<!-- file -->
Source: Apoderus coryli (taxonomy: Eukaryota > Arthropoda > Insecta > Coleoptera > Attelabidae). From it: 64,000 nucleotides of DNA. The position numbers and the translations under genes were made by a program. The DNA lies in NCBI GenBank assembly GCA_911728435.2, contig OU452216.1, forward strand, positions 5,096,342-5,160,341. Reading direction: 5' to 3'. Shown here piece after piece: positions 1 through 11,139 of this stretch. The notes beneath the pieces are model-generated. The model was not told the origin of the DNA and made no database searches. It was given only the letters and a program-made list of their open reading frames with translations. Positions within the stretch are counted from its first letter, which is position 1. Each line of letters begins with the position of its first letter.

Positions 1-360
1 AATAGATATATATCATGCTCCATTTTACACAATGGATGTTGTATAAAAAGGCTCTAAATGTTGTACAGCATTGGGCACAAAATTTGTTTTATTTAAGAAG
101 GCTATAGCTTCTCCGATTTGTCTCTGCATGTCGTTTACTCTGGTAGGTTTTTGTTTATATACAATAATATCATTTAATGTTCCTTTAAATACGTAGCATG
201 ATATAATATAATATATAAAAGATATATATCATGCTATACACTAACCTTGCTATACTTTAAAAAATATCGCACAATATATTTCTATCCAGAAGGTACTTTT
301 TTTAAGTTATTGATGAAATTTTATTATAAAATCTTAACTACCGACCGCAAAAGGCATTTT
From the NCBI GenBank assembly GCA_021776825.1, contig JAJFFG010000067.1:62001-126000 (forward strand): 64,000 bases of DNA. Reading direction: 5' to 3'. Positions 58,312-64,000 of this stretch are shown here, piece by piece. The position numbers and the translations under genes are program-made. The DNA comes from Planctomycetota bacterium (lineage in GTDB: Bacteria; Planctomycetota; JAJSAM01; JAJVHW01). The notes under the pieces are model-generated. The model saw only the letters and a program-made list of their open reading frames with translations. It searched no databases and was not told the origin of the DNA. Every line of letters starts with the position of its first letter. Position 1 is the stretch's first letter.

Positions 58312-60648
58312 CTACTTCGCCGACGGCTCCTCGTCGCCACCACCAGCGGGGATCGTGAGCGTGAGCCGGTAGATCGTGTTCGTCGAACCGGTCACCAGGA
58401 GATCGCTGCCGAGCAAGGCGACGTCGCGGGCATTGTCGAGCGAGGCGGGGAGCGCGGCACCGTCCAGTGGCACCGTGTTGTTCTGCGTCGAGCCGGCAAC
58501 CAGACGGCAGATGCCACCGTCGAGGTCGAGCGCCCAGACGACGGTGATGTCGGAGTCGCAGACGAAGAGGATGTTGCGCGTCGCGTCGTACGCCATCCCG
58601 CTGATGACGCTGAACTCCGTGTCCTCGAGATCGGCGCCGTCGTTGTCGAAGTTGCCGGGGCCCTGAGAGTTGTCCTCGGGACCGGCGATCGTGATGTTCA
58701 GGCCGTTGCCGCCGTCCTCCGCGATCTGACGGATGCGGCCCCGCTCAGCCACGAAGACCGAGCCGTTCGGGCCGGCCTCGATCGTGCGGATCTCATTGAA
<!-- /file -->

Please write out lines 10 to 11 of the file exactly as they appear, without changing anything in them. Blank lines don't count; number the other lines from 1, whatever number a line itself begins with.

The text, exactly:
58401 GATCGCTGCCGAGCAAGGCGACGTCGCGGGCATTGTCGAGCGAGGCGGGGAGCGCGGCACCGTCCAGTGGCACCGTGTTGTTCTGCGTCGAGCCGGCAAC
58501 CAGACGGCAGATGCCACCGTCGAGGTCGAGCGCCCAGACGACGGTGATGTCGGAGTCGCAGACGAAGAGGATGTTGCGCGTCGCGTCGTACGCCATCCCG